Page 716 - Week 03 - Tuesday, 28 March 2006

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done, this is the Westminster tradition,” we have to take that with a grain of salt because these things do change over time, even in mother England.

The other message that I got very strongly was that the Australian system—in particular I am thinking of the federal system of government with two houses, including an elected upper house that represents the states—really stacks up well against all of the other systems around the world. I think in the UK they are now having significant problems in trying to reform an unelected House of Lords. There are problems with cash for peerage and the inherited spots are now down to 92 out of 700. But I think the Australian system really does stack up. Even Canada still maintains an appointed upper house. So as a democratic system, for all its flaws, I think the Australian system is a very good one. It is one that stands up against other parliaments around the world.

Another thing that struck me was the lavishness of some of the other parliaments. It seemed that everyone had an official residence in Westminster. Mr Speaker, I have already shown you the guide to the Speaker’s house. The Speaker of the House of Commons gets quite a lovely, lavish house. One is for show and I think he gets another one where he actually lives. He also gets lovely robes, which I am sure, Mr Speaker, everyone would love to see you in one day. Maybe when we have been around for several hundred years we will have such detailed traditions. Speaking of lavishness, in other parliaments around the world opposition leaders get houses and all that sort of thing, so I think Australia once again stacks up quite well in this respect.

The independence of the Speaker was interesting, too. Speakers in the House of Commons cannot any longer belong to a political party once they take that office, and in fact never again can they belong to a political party. So they are independent once they become Speaker. Whilst such a system probably could not be replicated in the ACT, certainly the Australian parliament could learn something from that.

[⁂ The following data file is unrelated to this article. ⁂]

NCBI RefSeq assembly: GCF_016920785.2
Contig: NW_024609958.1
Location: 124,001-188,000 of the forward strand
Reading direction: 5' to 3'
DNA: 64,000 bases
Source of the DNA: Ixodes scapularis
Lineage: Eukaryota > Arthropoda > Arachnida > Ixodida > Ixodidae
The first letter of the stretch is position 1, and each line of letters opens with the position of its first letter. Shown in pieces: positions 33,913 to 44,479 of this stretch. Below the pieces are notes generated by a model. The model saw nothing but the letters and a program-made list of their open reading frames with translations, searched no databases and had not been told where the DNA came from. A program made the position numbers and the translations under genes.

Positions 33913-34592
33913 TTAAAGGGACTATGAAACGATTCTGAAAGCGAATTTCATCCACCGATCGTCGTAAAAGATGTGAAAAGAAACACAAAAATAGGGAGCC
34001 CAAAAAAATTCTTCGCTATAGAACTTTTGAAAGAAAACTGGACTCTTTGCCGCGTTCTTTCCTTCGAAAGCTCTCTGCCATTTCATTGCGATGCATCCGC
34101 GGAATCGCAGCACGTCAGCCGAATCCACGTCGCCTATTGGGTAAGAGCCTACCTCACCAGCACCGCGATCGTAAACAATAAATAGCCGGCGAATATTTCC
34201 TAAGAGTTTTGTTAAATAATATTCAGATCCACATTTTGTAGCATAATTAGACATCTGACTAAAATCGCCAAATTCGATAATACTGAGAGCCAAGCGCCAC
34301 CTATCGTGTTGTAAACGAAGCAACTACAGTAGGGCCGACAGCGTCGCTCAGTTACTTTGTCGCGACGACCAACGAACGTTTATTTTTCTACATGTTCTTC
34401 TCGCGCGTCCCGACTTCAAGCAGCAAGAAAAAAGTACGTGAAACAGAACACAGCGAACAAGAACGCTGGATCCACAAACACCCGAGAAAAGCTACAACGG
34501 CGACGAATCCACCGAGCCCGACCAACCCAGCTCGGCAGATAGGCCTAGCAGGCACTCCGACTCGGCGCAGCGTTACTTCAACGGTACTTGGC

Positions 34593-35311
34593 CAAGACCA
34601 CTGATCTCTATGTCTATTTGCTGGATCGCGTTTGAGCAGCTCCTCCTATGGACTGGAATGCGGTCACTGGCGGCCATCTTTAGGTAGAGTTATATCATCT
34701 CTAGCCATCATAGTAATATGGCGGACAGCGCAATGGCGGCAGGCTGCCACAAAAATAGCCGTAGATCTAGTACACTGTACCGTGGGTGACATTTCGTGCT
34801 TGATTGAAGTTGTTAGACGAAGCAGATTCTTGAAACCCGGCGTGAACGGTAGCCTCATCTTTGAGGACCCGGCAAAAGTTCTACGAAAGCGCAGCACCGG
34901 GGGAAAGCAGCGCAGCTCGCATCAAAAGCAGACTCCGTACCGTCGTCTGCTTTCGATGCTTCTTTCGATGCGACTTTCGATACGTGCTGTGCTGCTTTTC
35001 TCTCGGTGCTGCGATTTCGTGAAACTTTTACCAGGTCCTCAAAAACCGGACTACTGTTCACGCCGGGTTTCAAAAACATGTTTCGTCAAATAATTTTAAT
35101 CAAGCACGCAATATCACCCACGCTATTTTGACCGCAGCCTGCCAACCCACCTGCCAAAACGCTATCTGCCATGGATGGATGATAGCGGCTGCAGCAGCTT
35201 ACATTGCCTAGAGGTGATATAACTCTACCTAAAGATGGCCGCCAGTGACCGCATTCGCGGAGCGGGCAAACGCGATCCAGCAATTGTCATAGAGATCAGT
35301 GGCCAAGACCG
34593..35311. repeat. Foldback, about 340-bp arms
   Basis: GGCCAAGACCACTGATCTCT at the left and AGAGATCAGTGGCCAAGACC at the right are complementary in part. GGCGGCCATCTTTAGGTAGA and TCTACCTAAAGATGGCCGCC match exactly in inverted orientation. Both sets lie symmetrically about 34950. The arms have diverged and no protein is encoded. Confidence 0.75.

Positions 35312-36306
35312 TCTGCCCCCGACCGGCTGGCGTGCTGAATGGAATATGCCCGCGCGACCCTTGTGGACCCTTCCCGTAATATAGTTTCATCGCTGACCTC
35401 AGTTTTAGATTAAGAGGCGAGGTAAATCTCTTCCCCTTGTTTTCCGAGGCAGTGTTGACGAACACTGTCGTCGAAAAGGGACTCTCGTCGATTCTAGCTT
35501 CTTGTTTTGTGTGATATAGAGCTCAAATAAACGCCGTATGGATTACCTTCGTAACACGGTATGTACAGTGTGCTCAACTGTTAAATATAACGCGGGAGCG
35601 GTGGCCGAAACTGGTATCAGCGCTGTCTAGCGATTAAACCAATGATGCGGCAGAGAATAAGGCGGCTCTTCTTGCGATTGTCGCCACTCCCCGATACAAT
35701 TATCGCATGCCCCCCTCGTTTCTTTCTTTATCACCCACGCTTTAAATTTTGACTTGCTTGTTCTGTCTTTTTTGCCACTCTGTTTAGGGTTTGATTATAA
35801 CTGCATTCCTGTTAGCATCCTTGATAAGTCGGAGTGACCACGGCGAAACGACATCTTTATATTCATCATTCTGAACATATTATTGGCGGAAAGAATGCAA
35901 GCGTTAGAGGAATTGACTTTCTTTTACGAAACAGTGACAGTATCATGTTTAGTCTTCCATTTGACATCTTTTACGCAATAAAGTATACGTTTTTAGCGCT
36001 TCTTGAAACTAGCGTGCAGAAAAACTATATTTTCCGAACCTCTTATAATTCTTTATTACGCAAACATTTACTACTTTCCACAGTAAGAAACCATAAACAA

I have to commend the professionalism of the CPA staff. They really looked after us well. The program was excellent, as was their organisation. They mixed in a number of enjoyable events with a fairly detailed program and I found that a very good experience.

The other thing that I found particularly good was talking to other delegates from around the world, including members of the House of Commons and the House of Lords. I was able to exchange ideas about our systems of government and learn a lot about not only the British system but also systems all around the world—Canada, New Zealand, Malaysia, India, parts of Africa and the Caribbean. I would be happy to give briefings to any members of my experiences at the conference. I will be lodging a formal report but I wanted to take this opportunity to put on record some of the experiences that I had while attending the Westminster conference.

Arts—Hori Alone in Kolkata

MS MacDONALD (Brindabella) (5.23): Mr Speaker, last week I was fortunate enough to be able to represent the Chief Minister, in his capacity as minister for the arts, at the premiere—and I have to say it is the first time that I have been to a film premiere—of the film Hori Alone in Kolkata, which was screened at the Tuggeranong Arts Centre from 23 to 26 March. Hori Alone in Kolkata was the debut feature film of Canberra director, Ms Paramita Roy. The film, which runs for approximately an hour, tells the story of

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